The Right (and Wrong) Way to Use Customer Review Sites

A somewhat audacious review on AmericanWineryGuide.com and a Social Media Explorer article titled "The Fundamental Flaw of Yelp's Solicited Review Stance" has motivated me to try to develop a list of what I consider effective, and ineffective, business engagement activities on customer review sites.

The incident on AmericanWineryGuide.com started with a winery owner, whose winery was not yet listed, requesting that I add the winery to the site. I agreed to do so and noticed the following morning that the winery owner had created a user account, using the winery's name, and had provided a review for a different winery within the same city, giving the winery a "1 star" rating in every category with no review text. I respect the winery for not hiding behind a fake persona, but to publicly tell your competitor "you suck and I want the world to know" is probably not good business and is definitely not the intended use of the site. I think the business owner failed to recognize that when businesses use customer review sites to attack their competitors with negative reviews, it says a lot about their business, and it's not positive. Of course, businesses who engage in such practices hope that the negative reviews won't be connected to them - or so I thought - but users of customer review sites, and the sites themselves, have gotten pretty good at spotting such activity.

The second item that prompted this post was a Social Media Explorer article that reiterated the value of customer review sites and questioned Yelp's stance that businesses should not encourage their customers to post reviews. According to the article, Yelp makes several misguided assumptions about businesses and how they interact with their customers which belittles businesses and undermine Yelp's business model. You can read the full article here.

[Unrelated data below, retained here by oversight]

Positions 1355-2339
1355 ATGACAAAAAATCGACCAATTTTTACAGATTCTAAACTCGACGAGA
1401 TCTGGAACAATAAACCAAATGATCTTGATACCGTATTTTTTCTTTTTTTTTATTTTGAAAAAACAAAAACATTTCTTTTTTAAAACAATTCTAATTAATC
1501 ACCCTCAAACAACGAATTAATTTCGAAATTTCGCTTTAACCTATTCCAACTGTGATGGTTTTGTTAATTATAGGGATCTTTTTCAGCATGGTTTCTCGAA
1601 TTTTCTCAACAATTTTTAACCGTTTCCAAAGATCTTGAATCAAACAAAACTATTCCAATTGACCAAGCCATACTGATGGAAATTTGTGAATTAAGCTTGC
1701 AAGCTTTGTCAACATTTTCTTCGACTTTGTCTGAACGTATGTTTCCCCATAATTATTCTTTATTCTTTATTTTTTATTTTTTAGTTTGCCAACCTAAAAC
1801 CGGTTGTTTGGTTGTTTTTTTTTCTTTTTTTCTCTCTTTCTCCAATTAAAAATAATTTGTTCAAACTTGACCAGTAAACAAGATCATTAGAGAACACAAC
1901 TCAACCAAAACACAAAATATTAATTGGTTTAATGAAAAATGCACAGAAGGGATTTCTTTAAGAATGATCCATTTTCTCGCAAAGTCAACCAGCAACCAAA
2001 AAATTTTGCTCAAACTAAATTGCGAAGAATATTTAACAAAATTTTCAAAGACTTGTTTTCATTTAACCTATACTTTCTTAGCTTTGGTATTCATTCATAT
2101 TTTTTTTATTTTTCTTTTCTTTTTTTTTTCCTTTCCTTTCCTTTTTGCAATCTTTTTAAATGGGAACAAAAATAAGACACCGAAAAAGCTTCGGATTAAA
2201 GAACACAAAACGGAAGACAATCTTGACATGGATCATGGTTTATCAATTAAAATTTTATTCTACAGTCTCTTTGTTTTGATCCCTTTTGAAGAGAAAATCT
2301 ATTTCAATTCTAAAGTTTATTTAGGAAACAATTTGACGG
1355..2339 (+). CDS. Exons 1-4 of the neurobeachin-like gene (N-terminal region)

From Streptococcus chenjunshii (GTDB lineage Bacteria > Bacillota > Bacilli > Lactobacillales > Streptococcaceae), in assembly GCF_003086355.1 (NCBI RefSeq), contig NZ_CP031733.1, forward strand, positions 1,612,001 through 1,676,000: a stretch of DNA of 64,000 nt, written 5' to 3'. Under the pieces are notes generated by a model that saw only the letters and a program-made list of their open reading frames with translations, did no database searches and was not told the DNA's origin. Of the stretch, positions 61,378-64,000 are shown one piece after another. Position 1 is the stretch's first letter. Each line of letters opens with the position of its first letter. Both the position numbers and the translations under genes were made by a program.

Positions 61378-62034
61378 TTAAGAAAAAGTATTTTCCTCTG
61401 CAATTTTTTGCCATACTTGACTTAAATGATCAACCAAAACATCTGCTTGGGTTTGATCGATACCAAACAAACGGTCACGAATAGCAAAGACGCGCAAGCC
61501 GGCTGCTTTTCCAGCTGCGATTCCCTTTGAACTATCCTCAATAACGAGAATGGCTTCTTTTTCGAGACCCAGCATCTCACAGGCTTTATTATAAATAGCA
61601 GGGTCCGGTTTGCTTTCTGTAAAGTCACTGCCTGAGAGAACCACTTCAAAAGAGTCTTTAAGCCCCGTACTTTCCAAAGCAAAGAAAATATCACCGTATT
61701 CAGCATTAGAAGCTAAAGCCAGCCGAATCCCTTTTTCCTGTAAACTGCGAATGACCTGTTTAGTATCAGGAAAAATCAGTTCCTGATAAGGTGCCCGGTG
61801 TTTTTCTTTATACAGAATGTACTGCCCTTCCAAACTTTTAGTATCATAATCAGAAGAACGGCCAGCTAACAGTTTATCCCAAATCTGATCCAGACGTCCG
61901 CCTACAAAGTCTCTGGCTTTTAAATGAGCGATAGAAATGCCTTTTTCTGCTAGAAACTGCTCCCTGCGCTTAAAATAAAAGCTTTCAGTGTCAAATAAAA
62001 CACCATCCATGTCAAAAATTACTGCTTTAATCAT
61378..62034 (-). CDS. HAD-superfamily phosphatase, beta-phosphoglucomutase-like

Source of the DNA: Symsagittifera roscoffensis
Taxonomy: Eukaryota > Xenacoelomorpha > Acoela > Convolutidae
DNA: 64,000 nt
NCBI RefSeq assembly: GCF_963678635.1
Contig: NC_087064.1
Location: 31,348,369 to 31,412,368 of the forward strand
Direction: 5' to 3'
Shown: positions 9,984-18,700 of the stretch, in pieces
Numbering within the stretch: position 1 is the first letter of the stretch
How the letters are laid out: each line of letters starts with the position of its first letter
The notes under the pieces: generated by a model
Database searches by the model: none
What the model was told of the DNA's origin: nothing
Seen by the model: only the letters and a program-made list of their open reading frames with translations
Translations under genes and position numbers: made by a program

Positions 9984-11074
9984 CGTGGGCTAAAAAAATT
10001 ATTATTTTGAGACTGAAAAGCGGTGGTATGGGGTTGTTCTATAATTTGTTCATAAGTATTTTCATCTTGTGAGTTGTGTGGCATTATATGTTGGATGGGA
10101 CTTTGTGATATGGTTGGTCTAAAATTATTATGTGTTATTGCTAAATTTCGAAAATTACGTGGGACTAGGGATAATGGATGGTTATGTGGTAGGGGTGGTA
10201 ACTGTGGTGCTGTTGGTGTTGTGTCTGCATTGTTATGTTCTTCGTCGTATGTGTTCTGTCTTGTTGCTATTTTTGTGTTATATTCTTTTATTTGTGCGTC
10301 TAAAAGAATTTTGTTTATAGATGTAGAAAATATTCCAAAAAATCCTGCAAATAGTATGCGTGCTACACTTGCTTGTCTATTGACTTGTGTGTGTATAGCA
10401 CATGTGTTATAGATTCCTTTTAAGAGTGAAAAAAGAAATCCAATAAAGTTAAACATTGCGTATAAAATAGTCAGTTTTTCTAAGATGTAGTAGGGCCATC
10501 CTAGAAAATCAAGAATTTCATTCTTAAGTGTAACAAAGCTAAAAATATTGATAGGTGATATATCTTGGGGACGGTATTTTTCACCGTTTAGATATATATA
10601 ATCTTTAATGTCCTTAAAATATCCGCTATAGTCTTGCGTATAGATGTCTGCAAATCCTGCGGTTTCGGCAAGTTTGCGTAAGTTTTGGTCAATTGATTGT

The incident on AmericanWineryGuide.com and the well-reasoned article mentioned above got me thinking about our own policy regarding wineries, and other businesses on our site, encouraging their customers to post reviews on AmericanWineryGuide.com. Our primary goal is to develop a repository of genuine, honest, unbiased reviews that help wine tourists choose which businesses, primarily wineries, to visit, and we don't think solicited reviews, necessarily, jeopardize our achievement of that goal. Therefore we've created the following short list of recommended and discouraged activities for businesses listed on AmericanWineryGuide.com:

Recommended Activities:
1. Encouraging customers to provide a review of your business
2. Using positive reviews to promote your business
3. Using negative reviews to identify potential improvement areas and customer-perceived strengths and weaknesses
5. Tactfully responding to select reviews (positive and negative)

Discouraged Activities:
1. Providing, or encourage others to provide, a negative review of a competitor's business
2. Creating fake reviews of your own business
3. Incentivizing a review
4. Requesting a positive review

For additional reading and recommendations, SCORE provides a nice reference for making the most of customer review sites.

Published: Oct. 25, 2012

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